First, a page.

The scope of the project aims to improve the ability of people living with noncomplex chronic pain to manage their pain, using a skills-based approach. In doing so it will also improve health literacy, physical and mental wellbeing, and a potential reduction in hospital presentations. The project will be providing clinicians with training and supervised workshops to practice current chronic pain strategies and pain management treatment skills that will benefit patient outcomes as well as building workforce development and capacity.

NCPHN is providing the program which uses a low intensity program developed by the Agency for Clinical Innovation as the basis of the program.  Data evaluation will be provided by University of Wollongong, with additional mentoring and support to be provided by the Northern Local Health District Specialist Pain Clinic and Royal North Shore Hospital (RNSH) Pain Clinic. Finally General practice GPs RNs and allied health will provide programs in Mullumbimby and Kingscliff, while Allied health clinicians from Port Macquarie, Wauchope, Kempsey, Coffs Harbour, Grafton, Mullumbimby and Murwillumbah will provide the program in their locations.

In this way this multidisciplinary team is working together to improving access to chronic pain management programs in local communities which supports the easier access to health care and reduces health inequity, particularly around transport to health care programs.

Contact

Diana Anderson, NCPHN

danderson@ncphn.org.au

Community Rehab

Project aim

To address increasing demand for accessible and effective Alcohol and Other Drugs (AOD) treatment services in the Northern Rivers area of NSW through the provision of a six week day rehabilitation service across three regional localities.

Abstract

Northern Rivers Primary Health Network data (NCPHN, 2016) confirms that the region suffers from a chronic lack of accessible and effective AOD treatment services.  Current services are overextended and don’t provide a treatment option for people who require more intensive treatment than traditional outreach services, but whose financial, personal and professional circumstances prevent access to longer term residential services.  The Buttery’s Community Rehabilitation (CORE) Program offers an evidence based, mid-intensity day time intervention over six weeks that creatively addresses consumer barriers to treatment while also providing intensive individually tailored aftercare support to reduce relapse rates.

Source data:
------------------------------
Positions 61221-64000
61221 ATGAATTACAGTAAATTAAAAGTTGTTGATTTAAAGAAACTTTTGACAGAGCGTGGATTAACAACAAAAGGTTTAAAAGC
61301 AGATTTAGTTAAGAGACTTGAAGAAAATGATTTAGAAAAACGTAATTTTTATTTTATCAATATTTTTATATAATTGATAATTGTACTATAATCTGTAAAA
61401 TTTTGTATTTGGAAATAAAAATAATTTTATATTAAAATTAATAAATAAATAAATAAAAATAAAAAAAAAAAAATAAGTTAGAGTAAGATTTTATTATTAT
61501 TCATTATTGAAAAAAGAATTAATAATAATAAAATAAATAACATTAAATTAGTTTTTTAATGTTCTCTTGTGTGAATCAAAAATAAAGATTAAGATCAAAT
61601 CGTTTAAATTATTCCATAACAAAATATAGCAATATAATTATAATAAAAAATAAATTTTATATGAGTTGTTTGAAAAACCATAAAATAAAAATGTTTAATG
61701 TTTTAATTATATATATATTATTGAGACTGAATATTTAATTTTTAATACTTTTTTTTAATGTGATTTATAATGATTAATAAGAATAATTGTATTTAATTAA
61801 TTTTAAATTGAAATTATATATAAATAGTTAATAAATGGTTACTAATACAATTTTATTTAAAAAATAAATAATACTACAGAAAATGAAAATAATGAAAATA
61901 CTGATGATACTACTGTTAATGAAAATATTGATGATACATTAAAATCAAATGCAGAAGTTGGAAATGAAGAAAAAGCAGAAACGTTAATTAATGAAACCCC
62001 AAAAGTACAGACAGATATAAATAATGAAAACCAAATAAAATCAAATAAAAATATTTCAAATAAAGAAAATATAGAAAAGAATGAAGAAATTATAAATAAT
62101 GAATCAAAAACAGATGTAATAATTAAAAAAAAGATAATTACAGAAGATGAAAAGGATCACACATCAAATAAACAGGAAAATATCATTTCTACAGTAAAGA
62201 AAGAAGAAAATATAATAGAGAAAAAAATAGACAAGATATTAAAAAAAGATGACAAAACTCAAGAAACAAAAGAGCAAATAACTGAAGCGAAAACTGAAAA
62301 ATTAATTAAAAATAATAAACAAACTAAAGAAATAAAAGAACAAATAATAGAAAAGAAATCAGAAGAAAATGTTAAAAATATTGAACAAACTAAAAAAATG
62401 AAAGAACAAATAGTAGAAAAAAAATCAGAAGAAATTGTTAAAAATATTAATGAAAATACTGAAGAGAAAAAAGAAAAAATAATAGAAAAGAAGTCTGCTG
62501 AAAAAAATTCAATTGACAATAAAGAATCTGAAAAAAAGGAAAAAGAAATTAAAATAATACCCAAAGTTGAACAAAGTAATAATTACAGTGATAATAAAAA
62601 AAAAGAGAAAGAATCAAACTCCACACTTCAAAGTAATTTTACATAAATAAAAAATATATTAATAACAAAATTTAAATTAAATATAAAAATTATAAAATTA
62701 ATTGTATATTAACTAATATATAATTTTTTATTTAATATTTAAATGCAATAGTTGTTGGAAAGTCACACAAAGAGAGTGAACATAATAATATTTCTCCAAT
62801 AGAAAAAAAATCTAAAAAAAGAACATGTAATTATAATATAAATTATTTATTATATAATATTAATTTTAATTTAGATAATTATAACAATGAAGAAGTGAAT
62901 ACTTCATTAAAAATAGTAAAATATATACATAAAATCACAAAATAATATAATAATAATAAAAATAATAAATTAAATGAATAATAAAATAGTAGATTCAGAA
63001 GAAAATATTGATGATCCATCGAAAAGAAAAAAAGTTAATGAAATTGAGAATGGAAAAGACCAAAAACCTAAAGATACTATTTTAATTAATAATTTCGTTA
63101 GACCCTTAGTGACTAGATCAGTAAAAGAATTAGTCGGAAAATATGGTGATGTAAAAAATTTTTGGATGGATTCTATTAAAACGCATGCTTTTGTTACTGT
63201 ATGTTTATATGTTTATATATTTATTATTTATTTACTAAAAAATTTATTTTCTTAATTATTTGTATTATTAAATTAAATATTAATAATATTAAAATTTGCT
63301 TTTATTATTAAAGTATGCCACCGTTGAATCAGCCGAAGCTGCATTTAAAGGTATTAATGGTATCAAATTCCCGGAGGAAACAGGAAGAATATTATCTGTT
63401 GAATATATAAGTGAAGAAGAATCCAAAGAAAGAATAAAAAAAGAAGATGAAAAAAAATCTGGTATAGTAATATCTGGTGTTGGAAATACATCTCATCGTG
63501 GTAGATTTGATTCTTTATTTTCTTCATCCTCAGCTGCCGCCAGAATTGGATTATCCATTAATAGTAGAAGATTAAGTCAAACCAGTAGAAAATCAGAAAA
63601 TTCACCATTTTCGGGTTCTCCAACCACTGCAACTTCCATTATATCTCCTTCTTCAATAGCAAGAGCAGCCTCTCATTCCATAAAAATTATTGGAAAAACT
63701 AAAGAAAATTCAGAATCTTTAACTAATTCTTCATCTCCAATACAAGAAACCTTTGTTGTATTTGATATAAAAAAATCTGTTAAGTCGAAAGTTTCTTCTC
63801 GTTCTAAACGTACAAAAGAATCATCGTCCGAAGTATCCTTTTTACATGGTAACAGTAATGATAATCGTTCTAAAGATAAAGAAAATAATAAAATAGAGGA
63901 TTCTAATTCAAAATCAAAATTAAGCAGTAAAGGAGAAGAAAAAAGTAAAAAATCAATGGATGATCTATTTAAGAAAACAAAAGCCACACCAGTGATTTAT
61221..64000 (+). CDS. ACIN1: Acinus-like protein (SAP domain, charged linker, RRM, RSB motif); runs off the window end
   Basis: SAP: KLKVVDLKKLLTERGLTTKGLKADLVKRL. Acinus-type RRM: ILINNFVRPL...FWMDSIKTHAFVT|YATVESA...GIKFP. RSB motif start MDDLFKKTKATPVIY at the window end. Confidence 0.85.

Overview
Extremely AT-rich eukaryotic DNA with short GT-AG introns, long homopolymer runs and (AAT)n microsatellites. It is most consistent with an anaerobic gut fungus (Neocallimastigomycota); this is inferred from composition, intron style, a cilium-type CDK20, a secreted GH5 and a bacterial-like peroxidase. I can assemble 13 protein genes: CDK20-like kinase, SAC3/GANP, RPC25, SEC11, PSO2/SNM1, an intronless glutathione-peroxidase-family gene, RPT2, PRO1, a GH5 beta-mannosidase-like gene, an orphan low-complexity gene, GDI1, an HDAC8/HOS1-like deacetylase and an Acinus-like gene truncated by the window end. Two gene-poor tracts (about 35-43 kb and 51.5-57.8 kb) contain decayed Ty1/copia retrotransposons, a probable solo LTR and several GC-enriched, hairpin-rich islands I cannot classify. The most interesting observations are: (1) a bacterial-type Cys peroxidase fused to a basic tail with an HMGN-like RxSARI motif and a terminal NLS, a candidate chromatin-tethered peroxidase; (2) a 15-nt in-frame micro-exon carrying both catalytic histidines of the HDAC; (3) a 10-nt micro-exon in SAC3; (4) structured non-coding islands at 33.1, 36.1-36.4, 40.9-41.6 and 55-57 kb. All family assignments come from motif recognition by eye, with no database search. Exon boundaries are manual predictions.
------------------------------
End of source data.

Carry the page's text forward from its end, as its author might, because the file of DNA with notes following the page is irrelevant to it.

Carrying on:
Contact

Krystian Gruft, The Buttery

Krystian@buttery.org.au

 

Community Voices

Project aim

Empower small and isolated communities to improve their health, well-being and resilience, through a range of community engagement activities.

Abstract

The Community Voices program facilitates empowerment and connecting the voices of isolated small communities across the North Coast of NSW.  Established in 2014, the program’s vision is to build the capacity of small and isolated communities to become resilient, healthy communities.  

Since its inception in 2014, the program has continued to evolve due to continual reflection on process and outcomes.  Working closely and consistently with community members has resulted in meaningful partnerships enabling the implementation of person-centred approaches to improving health and social outcomes for each small community in the program. 

Community conversations and consumer stories are mediums used for gaining a deep understanding of small communities including their strengths, concerns and aspirations.  Innovative local solutions are explored and implemented by the community enabling local commitment and sustainable outcomes.  The shared successes associated with partnering with small communities should be celebrated through the Primary Health Care Excellence Awards 2017.

Contact

Anne-Maree Parry, NCPHN

aparry@ncphn.org.au

End of Life Care Project

Project aim